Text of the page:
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Delaware Supreme Court Upholds 'Loser Pays' Bylaw

The Delaware Supreme Court on May 8 upheld a private company’s bylaw that shifts fees for shareholder lawsuits to the losing party. The ruling likely will encourage other companies to adopt similar bylaws in an effort to stem the rising tide of speculative shareholder lawsuits that have become particularly routine in connection with mergers and acquisitions.
According to the Wall Street Journal, 44% of M&As drew shareholder lawsuits in 2007, whereas as that figure more than doubled to 94% by 2013.  Such lawsuits typically end in a settlement, with shareholders receiving additional information and their scheming lawyers lining their pockets with company money.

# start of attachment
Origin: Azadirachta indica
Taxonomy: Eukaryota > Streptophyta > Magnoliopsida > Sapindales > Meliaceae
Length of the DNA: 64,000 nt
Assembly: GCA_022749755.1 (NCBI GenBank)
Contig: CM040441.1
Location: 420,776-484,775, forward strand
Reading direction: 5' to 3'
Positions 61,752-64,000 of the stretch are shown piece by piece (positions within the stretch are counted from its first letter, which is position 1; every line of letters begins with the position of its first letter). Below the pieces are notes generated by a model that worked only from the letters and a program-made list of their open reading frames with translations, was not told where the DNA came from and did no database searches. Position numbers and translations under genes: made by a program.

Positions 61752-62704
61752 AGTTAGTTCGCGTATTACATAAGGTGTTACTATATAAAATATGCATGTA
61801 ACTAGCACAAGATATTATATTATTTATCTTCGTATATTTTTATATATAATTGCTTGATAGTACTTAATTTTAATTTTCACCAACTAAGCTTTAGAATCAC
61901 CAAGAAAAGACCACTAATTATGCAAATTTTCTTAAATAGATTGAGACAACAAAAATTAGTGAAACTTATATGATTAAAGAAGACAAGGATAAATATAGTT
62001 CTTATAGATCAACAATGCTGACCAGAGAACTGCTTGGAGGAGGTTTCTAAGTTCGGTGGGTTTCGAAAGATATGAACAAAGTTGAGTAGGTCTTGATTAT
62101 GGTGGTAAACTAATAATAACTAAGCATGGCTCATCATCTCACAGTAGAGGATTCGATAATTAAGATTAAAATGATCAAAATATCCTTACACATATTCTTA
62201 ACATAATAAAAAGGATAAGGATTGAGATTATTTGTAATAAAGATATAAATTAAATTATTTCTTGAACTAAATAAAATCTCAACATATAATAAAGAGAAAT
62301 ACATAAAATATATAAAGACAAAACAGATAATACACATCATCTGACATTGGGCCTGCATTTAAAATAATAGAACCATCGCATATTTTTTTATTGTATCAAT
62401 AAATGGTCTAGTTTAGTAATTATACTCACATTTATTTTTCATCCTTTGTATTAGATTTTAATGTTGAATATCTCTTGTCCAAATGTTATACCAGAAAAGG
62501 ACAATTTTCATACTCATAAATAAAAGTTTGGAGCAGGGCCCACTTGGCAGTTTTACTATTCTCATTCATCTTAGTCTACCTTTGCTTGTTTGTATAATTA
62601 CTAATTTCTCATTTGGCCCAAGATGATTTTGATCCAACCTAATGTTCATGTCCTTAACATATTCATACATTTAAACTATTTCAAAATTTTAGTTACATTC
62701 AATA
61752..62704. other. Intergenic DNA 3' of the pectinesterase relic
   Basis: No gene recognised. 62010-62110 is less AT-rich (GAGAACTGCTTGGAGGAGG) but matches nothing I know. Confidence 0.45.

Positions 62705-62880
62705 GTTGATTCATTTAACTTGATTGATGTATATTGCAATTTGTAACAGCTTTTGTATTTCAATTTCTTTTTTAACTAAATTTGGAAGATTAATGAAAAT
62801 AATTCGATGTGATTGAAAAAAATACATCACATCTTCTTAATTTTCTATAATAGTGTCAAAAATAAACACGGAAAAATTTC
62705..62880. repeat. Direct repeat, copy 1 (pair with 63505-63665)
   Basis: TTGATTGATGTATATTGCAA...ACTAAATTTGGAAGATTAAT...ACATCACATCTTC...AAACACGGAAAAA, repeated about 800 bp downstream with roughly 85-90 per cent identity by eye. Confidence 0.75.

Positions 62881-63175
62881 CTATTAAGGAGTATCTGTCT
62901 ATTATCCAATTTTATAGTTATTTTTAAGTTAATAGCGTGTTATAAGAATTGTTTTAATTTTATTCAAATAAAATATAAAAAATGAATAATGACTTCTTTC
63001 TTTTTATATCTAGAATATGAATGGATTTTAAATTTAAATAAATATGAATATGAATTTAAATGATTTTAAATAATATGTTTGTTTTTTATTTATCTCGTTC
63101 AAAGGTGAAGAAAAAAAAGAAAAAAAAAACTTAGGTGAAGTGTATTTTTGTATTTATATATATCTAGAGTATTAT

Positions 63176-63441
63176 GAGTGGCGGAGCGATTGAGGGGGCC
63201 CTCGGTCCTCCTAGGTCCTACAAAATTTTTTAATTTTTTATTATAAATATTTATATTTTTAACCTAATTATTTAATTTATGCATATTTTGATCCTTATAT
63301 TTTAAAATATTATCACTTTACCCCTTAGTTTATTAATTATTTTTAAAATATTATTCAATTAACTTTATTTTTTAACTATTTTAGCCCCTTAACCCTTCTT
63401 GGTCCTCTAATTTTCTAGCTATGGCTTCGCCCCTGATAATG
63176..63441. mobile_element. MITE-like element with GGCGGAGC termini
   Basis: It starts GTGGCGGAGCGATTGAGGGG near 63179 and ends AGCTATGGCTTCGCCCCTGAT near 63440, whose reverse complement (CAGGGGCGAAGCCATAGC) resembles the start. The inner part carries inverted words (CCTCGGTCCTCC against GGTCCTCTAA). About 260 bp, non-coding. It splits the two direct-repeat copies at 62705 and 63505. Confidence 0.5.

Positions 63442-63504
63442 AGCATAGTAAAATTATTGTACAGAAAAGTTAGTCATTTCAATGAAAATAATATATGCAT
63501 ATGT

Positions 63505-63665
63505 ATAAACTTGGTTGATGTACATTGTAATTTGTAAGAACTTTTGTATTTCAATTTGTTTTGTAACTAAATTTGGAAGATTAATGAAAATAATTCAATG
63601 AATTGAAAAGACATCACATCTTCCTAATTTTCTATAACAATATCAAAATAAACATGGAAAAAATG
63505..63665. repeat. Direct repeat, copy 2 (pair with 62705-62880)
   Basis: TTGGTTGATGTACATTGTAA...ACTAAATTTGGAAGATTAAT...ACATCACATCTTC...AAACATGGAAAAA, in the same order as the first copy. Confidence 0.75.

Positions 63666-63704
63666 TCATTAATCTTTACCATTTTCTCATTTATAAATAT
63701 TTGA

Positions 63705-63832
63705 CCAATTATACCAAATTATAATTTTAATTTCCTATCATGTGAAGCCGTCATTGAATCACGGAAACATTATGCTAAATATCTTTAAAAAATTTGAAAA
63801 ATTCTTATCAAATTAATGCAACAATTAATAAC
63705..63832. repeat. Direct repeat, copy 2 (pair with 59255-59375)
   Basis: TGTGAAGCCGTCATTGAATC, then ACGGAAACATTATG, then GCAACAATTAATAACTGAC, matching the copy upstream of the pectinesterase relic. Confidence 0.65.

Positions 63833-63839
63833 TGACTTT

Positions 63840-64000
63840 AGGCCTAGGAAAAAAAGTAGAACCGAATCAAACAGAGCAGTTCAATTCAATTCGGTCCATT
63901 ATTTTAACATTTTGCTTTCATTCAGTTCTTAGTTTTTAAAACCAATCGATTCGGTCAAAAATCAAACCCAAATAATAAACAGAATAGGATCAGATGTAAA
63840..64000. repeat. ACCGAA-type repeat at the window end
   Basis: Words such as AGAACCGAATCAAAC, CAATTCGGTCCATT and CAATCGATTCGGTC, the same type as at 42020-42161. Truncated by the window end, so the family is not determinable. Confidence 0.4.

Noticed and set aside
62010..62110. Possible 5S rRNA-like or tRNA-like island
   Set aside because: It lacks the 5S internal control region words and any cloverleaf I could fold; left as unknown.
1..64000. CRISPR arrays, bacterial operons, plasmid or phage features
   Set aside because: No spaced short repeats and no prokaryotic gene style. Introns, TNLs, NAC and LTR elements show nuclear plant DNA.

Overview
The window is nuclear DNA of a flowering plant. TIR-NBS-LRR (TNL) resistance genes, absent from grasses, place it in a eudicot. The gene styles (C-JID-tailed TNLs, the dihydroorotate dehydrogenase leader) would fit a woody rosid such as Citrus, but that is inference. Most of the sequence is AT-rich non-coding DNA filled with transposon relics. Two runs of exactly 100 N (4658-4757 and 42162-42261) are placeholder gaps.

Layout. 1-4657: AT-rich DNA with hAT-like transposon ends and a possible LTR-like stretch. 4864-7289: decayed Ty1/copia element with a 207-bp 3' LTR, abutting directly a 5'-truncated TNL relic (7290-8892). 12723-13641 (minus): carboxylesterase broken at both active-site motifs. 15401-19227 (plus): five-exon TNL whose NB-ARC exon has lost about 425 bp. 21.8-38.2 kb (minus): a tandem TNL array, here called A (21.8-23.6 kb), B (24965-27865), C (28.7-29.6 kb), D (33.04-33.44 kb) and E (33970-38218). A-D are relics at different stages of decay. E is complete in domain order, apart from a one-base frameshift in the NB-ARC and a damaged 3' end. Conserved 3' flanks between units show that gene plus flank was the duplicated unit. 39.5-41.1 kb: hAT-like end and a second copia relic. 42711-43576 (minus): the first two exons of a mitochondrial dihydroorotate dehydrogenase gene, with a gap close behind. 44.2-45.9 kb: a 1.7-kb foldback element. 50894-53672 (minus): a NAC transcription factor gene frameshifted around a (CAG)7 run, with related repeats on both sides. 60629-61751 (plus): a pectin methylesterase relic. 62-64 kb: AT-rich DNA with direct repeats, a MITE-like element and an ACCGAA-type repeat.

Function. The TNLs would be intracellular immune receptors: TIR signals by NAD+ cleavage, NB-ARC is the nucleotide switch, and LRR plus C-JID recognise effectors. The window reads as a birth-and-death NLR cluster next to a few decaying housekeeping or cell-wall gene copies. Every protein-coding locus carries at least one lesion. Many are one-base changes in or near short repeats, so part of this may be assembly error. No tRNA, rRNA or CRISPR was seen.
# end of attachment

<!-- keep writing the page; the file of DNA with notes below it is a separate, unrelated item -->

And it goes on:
In this case, the ATP, a professional tennis tour, was sued by tournament hosts in Germany because they were unhappy with their tournament being downgraded. But after the German plaintiffs lost their original suit, the ATP sued them in turn under the bylaw, seeking to recover its nearly $18 million in legal fees and costs.

If other corporations have or soon adopt similar loser pays bylaws, Delaware’s high court decision may ultimately be compared to a big forehand winner down the line, making shareholders and their lawyers think twice before rushing the net.

Sensible, fundamentally sound rulings such as this are what keep Delaware, by far, the state in which more Fortune 500 companies are incorporated than in any other.

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